Inspired by Brett Simpson I put together some Japanese barricades for use in Japanese Roadblocks in the Burma Campaign, so I can recreate some of the Roadblock Battles on the Retreat from Burma. I made some. I improvised some.
Following on the previous success of my custom crests version 2 and the high rice paddy bunds for Burma, I’m now thinking of a set of raised roads. Raised roads were a common feature of Burma. They’ll be the same height as the previous features (1/4″ / 6mm). Otherwise they’d be, well, just roads. I’m hoping to convince Simon from S&A Scenics to make the base features then I’ll do the work to make them look like roads. This post is about my design for the roads, which was a project in itself.
Hit the Dirt (HTD) introduces Cliffs to Crossfire. And with my re-found interest in the Italian Campaign, I figured I needed some. Particularly as the HTD scenario “Cassino Massif” (p. 17-18) has a bunch. I think they’ll also be useful for Burma. So this is my new / updated cliff collection.
When I created my Terrain Cards – Random terrain placement for pick up wargames, Dick Bryant asked “When are we going to see the Crossfire version?” And then recently tiberius asked whether I had “considered creating a ‘modular tiles’ type map for Crossfire” (this was in the context of Mac’s Missions v3 – Revised Pick Up Games for Crossfire, although his comment was on v2). So here they are: modular terrain cards for Crossfire.
I’ve had a go at gullies and depressions before. But they look too much like hills. So I decided to have another go modelling just the edge of the depression. Then I took this concept further and modelled a modular ravine system. I featured both of these when I asked, How does my Burmese battlefield look? In this post I share a bit more about how I make these features.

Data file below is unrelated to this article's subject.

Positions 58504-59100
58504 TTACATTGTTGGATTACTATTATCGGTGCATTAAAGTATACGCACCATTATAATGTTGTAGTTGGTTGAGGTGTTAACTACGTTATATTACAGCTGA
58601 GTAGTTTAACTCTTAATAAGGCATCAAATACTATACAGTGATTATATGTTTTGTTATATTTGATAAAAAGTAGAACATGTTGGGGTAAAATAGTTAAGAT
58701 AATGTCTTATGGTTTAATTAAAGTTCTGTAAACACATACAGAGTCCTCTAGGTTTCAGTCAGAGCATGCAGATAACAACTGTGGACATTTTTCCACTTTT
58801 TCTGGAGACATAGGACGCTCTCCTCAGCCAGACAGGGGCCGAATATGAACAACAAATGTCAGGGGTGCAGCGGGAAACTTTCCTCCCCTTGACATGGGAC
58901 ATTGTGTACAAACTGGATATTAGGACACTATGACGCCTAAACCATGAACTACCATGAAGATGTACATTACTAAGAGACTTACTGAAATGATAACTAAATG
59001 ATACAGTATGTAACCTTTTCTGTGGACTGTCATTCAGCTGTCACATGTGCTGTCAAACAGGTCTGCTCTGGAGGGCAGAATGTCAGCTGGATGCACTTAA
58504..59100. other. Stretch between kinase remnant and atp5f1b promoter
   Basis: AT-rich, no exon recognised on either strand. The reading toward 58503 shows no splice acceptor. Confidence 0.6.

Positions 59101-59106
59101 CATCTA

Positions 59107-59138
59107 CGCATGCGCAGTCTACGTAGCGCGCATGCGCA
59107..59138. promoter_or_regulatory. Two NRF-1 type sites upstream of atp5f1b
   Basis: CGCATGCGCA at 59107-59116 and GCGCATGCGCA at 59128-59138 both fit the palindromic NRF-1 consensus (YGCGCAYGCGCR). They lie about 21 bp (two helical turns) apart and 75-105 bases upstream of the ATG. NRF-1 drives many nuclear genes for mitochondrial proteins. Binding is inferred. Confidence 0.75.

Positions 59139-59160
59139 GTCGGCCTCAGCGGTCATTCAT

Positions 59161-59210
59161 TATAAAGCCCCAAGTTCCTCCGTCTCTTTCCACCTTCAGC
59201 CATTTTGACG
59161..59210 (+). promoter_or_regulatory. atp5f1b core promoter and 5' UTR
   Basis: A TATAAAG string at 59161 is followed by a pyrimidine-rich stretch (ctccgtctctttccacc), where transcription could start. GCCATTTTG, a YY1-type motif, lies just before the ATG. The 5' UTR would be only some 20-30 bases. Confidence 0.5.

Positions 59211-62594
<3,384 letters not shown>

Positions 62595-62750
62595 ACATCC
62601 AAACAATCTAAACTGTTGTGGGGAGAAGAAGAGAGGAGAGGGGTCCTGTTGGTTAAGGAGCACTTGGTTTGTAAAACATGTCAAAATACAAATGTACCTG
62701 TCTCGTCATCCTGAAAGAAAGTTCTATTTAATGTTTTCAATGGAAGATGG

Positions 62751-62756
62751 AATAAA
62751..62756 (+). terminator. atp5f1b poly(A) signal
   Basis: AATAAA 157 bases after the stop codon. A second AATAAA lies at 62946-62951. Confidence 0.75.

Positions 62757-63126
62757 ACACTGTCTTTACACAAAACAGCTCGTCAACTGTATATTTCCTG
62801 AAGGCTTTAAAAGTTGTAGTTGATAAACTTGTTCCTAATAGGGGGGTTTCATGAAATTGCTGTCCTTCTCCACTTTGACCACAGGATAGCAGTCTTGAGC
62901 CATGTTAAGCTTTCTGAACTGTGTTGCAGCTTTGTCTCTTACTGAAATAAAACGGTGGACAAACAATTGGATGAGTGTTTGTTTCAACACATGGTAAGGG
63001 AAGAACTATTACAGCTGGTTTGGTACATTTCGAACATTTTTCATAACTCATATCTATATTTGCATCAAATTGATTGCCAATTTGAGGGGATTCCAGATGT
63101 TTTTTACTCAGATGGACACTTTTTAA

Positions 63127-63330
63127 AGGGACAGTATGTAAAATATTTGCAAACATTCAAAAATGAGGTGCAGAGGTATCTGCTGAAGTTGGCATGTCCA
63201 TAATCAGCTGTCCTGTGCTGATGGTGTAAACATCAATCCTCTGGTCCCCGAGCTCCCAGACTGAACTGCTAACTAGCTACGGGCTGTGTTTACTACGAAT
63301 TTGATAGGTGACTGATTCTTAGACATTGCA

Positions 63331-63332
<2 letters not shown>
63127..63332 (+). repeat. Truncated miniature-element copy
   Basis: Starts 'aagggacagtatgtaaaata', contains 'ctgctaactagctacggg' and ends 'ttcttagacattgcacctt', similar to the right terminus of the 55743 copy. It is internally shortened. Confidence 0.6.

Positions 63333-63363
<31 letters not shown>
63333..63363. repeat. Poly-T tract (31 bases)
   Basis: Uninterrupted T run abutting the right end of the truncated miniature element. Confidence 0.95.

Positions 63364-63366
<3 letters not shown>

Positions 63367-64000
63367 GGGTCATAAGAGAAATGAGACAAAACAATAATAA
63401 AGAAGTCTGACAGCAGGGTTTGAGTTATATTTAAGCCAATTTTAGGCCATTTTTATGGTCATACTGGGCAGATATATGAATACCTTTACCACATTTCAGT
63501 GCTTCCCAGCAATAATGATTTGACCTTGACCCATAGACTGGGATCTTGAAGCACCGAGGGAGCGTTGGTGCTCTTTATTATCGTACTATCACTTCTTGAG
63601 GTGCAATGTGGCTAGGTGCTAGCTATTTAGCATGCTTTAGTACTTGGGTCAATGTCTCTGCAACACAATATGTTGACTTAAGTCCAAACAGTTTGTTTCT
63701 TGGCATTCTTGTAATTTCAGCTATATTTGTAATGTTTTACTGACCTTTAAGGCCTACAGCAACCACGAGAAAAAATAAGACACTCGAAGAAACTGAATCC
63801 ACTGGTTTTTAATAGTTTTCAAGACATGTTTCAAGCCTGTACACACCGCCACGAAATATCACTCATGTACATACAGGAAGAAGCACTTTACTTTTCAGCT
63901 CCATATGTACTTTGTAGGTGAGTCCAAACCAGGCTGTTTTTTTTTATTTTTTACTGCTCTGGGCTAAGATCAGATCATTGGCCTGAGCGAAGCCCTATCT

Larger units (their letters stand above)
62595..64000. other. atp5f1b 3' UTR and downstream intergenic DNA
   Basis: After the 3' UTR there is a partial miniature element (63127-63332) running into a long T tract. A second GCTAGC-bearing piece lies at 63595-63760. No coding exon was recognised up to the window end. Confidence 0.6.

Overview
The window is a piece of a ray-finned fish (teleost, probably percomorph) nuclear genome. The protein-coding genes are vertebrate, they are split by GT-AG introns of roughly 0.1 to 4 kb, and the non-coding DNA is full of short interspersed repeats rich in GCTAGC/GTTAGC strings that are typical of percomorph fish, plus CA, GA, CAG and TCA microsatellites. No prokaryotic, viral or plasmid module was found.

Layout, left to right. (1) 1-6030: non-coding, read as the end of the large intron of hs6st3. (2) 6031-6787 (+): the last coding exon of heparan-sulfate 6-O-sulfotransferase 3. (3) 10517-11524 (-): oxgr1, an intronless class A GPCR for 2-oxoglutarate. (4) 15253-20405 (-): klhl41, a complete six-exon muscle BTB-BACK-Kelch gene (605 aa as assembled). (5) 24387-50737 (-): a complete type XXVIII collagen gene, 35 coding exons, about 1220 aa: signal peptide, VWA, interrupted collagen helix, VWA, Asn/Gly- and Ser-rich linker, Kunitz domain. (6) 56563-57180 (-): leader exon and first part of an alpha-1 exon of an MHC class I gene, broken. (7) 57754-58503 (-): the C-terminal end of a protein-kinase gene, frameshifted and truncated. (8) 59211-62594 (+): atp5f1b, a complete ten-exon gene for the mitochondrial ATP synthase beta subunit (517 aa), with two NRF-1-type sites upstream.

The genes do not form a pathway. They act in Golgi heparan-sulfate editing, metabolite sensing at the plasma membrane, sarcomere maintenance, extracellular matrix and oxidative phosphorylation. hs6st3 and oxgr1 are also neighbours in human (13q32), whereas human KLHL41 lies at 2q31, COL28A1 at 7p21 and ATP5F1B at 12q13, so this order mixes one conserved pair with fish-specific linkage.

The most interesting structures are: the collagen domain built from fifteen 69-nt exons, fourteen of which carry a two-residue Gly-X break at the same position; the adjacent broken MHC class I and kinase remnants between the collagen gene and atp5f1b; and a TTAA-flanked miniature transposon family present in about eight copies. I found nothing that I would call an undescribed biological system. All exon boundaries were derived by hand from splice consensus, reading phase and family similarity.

I am always impressed by Brett Simpson’s Pacific War tables for Crossfire. He inspired me to improve my jungle terrain. More jungle will be useful for Burma, Portuguese Colonial Africa, and Vietnam. I made some steps before we played the Pick up game in Burma, but I wanted to make my tables even better. So I’ve been bolstering my crossfire terrain and now have Pagodas, rice paddies, Bamboo groves, boulder fields, rock fields, palm trees, ravines, depressions, Burmese houses, jungle undergrowth (not featured here), crests (not featured here) and cliffs (not featured here). Some of these I’ve posted about previously, and some are yet to come. Now, after all that effort, I wanted to know two things. Do I have enough jungle terrain to fill a table? Does my jungle terrain look good enough? So I got it all out and threw it on a 6’x4′ table. I can definitely fill a table. And I reckon the table looks good enough, not perfect, but good enough.
Decades ago I purchased some lead headstones from Military Miniatures in New Zealand (now defunct). I figured I should do something with them. So here you go … a home made cemetery in 15mm.
The Crossfire supplement Hit-the-Dirt introduces Boulder Fields and Rock Fields as Crossfire Terrain for scenarios in the Italian Campaign. My post Types of Terrain Features in Crossfire explains how they are used in the game. In this post I explain how I made mine. Simple but excessive is the summary. Simple because I start with actual rocks. Excessive because I base, paint, and flock.
Brett Simpson kindly sent me some “Fairy Door Grass Mats”. I’d asked about the grass tufts in his jungle photos and wanted to know the source. Unfortunately, as far as I can tell, Fairy Door Grass Mats are only available in Australia. So Brett sent me some. Despite the mushrooms and bugs, these mats are a useful source of jungle foliage. Perfect for the Portuguese Colonial War.
I’m always on the hunt for better wargaming kit. So a couple of years ago I experimented using Sisal Florist Mesh Wrap for terrain templates.